What foods give you the most energy?
To really perform well I’ve found the best thing I can do is to eat a high-carb meal the night before. As far as direct food to energy connections, there are too many variables to really say. Mental preparation plays a huge part for sport, and if that gets messed up, it doesn’t matter how much energy, caffeine, sugar, or glucose you have in you. During races and around events I prefer easy sources of food like Clif bars or gels.
Over the years I’ve tried all kinds of stuff, but two I really like are a solid multivitamin (Now brand, for instance) and a good probiotic for digestion and gas. Vegans eat a lot of gassy stuff and the probiotic, in my opinion, really helps with any stomach issues. For sport performance, I’ve tried everything from green tea to maca to CLA. Who knows if it works – the diet is the most critical component at the end of the day.
What is your top tip for:
Gaining muscle - Lift heavy, rest a lot, and lift again! Seriously, don’t spend two hours in the gym with 50 different lifts. Squats, deadlifts, and bench presses are (almost) all you need.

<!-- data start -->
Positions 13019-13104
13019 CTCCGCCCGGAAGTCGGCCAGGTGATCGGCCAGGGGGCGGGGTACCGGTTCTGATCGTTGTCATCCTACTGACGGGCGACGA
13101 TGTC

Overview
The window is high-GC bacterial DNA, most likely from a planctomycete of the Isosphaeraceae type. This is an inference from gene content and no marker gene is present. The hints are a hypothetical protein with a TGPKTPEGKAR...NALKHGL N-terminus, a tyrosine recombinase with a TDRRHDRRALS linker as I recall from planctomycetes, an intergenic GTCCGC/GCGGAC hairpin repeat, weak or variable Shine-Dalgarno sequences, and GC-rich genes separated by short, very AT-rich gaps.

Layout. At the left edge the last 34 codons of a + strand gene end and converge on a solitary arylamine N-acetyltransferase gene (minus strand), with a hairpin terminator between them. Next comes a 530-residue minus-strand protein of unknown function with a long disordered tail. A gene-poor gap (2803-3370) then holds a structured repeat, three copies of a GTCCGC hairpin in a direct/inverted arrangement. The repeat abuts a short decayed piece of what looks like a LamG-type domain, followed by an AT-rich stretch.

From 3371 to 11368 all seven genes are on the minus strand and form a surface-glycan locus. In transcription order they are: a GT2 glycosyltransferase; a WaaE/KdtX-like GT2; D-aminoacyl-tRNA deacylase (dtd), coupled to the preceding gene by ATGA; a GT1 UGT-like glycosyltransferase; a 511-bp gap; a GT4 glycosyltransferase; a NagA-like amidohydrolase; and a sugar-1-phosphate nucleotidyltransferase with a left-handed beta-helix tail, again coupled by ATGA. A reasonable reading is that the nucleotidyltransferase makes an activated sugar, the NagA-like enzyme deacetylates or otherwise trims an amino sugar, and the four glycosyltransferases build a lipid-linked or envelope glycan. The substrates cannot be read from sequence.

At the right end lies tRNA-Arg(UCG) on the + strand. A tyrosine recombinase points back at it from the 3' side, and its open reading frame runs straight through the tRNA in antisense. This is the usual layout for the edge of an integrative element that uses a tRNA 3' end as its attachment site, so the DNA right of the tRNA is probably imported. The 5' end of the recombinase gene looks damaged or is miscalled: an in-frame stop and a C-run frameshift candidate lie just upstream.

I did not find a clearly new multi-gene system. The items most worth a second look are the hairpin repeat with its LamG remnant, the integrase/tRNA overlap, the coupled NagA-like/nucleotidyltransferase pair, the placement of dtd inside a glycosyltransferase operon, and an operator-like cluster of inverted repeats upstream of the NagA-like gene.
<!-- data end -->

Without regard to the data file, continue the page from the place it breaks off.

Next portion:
Losing weight - Cut the carbs. I know, I know, but I’ve seen it work for me and so many others. Excess carbs get turned into fat, which, unless you are training 15 hours (or so) a week, mostly cardio, will just stay there. A “slow carb” diet of protein/veggies for six days and chaos on the seventh has worked for me.
Maintaining weight - This one’s easy! Eat when you’re hungry, and exercise a few times a week to keep your body active. If you eat the right foods you’ll live quite a long time!
Toning up - Again, this is a carbs thing; all of us have a ‘six pack’ buried under there somewhere, but burning calories only does so much. Especially for men, our fat likes to sit around our midsection, and I believe the best way to get at that is to stop fueling it with excess carbohydrates. Strength training will help, but up the protein and fat (with good stuff like olive oil!) and lower the carbs for a better effect.